He noted that the result is opera getting built up of other things. “Modernism is built up of materials and structure. The content is not the subject. The subject is the materials.” He referenced the idea that in modern art, the subject of the painting is not what is being depicted, but the paint and canvas itself. In music, the harmonic structures, rhythm, and instrumental timbre are given preponderance over melody in modernism. “That isn’t to say that it isn’t interesting. Some modernist music is very compelling. But it’s not an individual, subjective, emotional expression based on the vocal line, which is, by definition, melodic.”
On a narrative level, Osborne believes “another issue is that everyone is floundering about trying to figure out what there is to sing about. What kind of story makes an opera and how can we tell the story in operatic terms? It isn’t that people aren’t intelligent, or skilled, or creative. But how do you apply them and find solutions to those problems and tell stories in operatic manner.”
He devotes an entire chapter to exploring the stories and themes explored continuously throughout E-19 operas and why they were so potent for operatic expression; he feels that these principles have been largely abandoned by modern-day librettists. The result is a proliferation of many new works, but few (or none in his estimation) that actually get repeatedly produced and retain strong places in the repertoire. “For a little over 100 years now, we haven’t been adding to the canonical repertory with any degree of success at all,” Osborne noted, emphasizing an overall quality gap that has made these works lack the transcendence of something like the operas of Wagner, Verdi, or Mozart, among others.
That isn’t to say that Osborne hasn’t found anything of quality. He referenced that some composers, such as Thomas Adès, have occasionally excited him. “[Sometimes you run into] compelling passages and scenes, but in terms of adding up to a whole piece that I want to see or hear again or get the score, I don’t ever come away feeling that. Occasionally, I wonder if a different cast or different conductor and director, I wouldn’t mind seeing what might be brought out of it. But that’s as far as I get.”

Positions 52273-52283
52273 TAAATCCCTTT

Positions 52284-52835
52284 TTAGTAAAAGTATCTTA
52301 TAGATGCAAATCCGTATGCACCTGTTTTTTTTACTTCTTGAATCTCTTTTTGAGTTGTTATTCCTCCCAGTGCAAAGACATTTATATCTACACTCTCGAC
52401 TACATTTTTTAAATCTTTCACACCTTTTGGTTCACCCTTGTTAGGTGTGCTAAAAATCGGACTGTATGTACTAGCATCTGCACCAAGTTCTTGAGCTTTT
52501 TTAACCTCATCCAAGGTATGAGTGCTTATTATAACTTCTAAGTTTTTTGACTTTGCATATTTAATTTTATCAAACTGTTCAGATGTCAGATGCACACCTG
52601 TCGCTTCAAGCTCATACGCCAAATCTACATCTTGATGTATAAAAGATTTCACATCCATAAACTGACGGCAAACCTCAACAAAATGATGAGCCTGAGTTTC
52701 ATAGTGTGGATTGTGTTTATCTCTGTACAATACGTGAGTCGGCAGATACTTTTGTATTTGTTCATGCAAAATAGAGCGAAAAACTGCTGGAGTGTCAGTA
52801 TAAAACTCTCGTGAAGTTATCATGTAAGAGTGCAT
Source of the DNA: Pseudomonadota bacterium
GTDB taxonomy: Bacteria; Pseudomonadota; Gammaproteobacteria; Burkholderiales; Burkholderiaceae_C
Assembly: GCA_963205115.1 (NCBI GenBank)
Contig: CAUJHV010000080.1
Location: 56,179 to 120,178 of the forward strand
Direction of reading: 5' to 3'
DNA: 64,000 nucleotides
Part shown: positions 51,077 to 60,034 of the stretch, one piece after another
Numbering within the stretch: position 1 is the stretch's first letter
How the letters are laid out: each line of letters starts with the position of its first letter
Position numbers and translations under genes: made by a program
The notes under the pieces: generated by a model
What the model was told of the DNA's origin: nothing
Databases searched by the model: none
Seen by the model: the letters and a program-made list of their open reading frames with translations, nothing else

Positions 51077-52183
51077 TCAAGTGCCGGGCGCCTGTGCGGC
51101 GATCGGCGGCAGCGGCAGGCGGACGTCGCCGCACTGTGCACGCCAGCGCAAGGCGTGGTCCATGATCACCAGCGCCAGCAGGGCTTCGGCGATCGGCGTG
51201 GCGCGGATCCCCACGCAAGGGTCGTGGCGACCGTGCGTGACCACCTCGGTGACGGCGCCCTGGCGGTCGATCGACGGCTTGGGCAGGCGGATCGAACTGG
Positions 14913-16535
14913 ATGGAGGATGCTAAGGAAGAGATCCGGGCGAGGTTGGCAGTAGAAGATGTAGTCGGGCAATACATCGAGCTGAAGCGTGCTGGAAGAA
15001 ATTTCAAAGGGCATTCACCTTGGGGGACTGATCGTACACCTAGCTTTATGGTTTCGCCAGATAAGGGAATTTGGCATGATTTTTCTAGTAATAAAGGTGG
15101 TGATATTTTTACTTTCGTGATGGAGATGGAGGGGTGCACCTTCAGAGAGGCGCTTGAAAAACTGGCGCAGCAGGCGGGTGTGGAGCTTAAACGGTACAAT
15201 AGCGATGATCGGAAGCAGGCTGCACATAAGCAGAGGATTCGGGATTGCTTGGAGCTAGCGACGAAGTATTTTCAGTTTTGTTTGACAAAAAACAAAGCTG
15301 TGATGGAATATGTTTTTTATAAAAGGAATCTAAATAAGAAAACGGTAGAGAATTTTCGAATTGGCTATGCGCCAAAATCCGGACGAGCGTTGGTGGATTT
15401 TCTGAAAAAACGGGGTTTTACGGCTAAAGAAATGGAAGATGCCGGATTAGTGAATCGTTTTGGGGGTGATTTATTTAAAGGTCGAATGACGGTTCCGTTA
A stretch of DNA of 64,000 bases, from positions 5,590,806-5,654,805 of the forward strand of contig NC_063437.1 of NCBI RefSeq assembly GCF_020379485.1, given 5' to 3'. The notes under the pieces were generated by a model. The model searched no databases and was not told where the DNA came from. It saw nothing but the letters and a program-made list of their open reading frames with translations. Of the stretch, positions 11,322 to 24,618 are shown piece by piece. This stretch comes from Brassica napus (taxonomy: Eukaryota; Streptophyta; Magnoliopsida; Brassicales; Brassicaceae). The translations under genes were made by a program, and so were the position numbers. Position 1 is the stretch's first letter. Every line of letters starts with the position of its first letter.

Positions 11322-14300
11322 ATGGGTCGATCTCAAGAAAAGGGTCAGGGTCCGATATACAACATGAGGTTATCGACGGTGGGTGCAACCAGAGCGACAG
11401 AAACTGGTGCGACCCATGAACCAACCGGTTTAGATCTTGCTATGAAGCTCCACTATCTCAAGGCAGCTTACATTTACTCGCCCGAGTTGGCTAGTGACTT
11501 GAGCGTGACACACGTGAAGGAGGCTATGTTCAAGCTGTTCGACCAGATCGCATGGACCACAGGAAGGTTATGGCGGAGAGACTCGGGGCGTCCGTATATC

One particular opera that did pique his interest and makes a prominent appearance in the book is George Benjamin’s “Written on Skin.” Osborne noted that one of the work’s finest features is its narrative, which returns to the medieval roots that most E-19 operas were so successfully based on. “I found the piece quite fascinating and I think it is very compelling and very well-produced and performed,” he noted though he did warn that it is a “a connoisseur’s piece” and worried about whether it would ever hold a place alongside “La Traviata” or “Turandot” in the standard repertory with audiences clamoring at which great opera singer would step up to interpret it at a major theater. “It’s a piece to be appreciated on a more specialized and somewhat more intellectualized level. And that’s fine. It’s a good opera and I think it will have revivals and be done. But it isn’t the kind of opera that will be repeatable or renewable works that will be part of your core repertory.”
Directors As Authors: Because there is repertory stagnation, large opera companies must keep returning to the well of E-19 operas to keep the organizations alive and vital. But in his view, there has been a mistake in how these works have been presented, with the implementation of cultural revisionism and authorial production methods distorting not only the works, but the understanding of what an interpreter is.